Mrs. Dorman pursed up her lips, and her cheeks reddened, as they did when she saw a chance of imparting unpleasant news. “It was Mr. Weston that Mrs. Churley asked for.”
“Of course I’ll go,” Vance roused himself to answer.
When he came back from the Churleys’ he went upstairs to the study and threw himself down on the old divan where Chris had so often sprawled during the long evenings full of laughter and discussion. Vance, on his way back from Monte Carlo, had thought longingly of that room; his old life seemed to hold out healing arms to him. Then, on his threshold, he had heard the stupefying news of Chris Churley’s death — the accident which had flung him under the wheels of an incoming express as he was getting out of his own train at Toulon; and from that moment Oubli and everything about it had become as hateful to Vance as the scenes from which he had just fled.
He lay with his eyes shut, reliving the hours since his return, and feeling as if he too had been flung out of the security and peace of his life and crushed under the sudden wheels of disaster. In the next room Halo was moving about. She would not come in and torment him with questions, as another woman might; she would merely let him know by an occasional sound or movement — the pushing back of a chair, the click of the Remington — that she wanted him to be aware of her nearness, and of the silent participation it implied.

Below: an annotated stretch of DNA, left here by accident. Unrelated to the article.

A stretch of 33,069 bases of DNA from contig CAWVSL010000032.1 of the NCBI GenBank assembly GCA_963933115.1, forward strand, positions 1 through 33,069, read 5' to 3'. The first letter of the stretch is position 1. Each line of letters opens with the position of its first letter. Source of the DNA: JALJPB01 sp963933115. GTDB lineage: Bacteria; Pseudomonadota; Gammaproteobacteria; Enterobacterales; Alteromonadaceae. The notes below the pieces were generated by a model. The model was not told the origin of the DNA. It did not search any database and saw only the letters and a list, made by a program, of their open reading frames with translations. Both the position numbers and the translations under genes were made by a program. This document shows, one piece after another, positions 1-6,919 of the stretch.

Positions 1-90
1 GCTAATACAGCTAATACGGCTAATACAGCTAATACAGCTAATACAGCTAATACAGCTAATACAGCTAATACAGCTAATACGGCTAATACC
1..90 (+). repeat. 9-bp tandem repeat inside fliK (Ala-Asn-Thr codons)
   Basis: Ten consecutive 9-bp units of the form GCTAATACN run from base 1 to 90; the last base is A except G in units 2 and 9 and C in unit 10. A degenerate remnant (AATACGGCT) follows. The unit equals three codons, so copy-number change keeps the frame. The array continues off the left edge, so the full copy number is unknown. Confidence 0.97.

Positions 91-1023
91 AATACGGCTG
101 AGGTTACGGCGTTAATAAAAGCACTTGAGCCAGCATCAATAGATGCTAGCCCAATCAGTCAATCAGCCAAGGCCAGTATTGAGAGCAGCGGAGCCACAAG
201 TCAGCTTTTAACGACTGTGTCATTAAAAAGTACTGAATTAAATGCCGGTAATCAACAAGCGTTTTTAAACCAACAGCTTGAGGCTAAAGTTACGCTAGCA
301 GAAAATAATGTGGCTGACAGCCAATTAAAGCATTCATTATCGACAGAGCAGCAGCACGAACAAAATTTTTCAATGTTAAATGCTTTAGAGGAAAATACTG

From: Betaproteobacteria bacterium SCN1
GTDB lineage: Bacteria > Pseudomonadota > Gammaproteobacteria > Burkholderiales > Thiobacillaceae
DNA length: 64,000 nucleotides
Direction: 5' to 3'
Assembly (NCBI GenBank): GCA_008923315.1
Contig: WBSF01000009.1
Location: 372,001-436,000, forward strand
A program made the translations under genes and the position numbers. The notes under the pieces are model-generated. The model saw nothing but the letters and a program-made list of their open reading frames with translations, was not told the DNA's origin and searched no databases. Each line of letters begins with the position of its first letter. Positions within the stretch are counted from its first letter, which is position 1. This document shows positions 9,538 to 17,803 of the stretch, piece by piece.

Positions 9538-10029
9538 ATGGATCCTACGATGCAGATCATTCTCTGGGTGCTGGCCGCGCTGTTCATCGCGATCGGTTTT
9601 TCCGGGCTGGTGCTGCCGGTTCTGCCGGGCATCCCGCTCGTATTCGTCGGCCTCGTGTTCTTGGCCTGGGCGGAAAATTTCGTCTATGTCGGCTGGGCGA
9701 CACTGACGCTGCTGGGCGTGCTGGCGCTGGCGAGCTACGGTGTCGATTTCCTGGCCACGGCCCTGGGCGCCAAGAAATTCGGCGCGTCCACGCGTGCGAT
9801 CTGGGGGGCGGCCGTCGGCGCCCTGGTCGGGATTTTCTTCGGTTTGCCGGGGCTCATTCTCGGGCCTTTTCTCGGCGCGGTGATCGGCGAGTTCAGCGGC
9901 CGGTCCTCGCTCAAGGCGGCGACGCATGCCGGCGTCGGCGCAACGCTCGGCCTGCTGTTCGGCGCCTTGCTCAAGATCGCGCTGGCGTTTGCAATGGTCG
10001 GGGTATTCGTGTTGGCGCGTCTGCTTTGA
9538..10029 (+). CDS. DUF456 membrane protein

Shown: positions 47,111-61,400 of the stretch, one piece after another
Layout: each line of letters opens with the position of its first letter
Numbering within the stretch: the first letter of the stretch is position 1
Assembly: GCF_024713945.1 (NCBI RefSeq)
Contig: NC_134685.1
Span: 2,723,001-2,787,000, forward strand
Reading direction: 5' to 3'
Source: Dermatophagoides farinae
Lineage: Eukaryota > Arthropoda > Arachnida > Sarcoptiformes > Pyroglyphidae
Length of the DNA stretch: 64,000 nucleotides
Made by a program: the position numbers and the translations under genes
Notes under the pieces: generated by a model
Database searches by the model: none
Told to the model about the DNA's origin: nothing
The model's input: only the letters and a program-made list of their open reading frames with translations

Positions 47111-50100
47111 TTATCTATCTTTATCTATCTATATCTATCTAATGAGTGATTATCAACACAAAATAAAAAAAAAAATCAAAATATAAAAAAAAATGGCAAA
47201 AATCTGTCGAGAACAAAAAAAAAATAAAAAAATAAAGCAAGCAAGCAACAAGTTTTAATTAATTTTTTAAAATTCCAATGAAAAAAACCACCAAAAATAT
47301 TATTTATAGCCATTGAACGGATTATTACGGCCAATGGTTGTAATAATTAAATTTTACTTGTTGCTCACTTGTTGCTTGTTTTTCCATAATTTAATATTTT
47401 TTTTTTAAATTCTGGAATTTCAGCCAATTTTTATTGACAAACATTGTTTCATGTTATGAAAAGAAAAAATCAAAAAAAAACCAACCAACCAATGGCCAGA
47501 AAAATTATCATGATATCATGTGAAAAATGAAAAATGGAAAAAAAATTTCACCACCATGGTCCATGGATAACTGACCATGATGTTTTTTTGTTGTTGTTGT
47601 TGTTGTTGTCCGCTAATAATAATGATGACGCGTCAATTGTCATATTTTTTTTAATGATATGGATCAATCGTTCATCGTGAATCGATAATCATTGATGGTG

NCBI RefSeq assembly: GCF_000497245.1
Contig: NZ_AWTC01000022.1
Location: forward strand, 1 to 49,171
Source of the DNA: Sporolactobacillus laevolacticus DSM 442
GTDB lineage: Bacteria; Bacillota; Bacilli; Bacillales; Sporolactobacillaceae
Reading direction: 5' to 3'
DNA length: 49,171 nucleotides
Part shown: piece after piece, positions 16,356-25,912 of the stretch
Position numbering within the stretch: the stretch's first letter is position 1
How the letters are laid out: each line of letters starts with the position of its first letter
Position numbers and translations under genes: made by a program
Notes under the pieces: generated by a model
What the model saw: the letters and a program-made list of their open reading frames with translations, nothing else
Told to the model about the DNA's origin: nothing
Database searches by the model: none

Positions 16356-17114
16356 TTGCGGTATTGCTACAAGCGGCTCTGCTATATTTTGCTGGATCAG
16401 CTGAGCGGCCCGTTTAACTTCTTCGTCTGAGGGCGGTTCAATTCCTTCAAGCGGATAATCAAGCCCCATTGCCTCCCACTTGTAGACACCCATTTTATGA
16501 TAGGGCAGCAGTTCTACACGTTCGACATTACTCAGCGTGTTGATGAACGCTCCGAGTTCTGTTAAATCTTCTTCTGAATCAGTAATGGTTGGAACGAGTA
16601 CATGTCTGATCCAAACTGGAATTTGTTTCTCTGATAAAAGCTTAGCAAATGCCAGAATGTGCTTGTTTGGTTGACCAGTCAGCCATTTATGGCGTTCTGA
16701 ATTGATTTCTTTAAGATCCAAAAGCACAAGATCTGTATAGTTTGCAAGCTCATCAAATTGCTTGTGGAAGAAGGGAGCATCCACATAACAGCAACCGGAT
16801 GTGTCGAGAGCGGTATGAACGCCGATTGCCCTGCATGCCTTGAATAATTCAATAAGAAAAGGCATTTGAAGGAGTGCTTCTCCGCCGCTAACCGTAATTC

The Remington . . . If only he could have got back to work! In the first horror of seeing Floss Delaney down by the river with his grandfather his anguish, he remembered, had crystallized itself in words; the shock had forced his first story out of him. And all through the dark weeks before Laura Lou’s death he had known the same mysterious heightening of creative power: as if his talent were an ogre, and lived on human suffering. But now he felt only an inner deadness; he seemed faced by a blank wall against which he might dash his brains out. Everything was stale and withered, without and within; he could almost taste the corruption — the same, no doubt, that Chris had tasted. . .
He got up and wandered into Halo’s room. She turned as he entered, feigning surprise. “Back already? — Well?”
Vance stood beside her, drumming on the lid of the typewriter. “She knows — ”
“Mrs. Churley? Knows what?”
“That it wasn’t an accident.”
“Vance! Did she tell you —?”
“No. He was there. But she didn’t have to — ”
Halo put out her hand and imprisoned his restless fingers. “Dear, aren’t you just imagining —?”
“God! I don’t have to imagine — ”
“Tell me just what she said.”
“She said she couldn’t bear to have me there. It didn’t last five minutes.”
“Poor, poor woman!”
“I could see she hated the very sight of me. She thinks I killed him.”
“But what folly — when it was you who gave him his best chance!”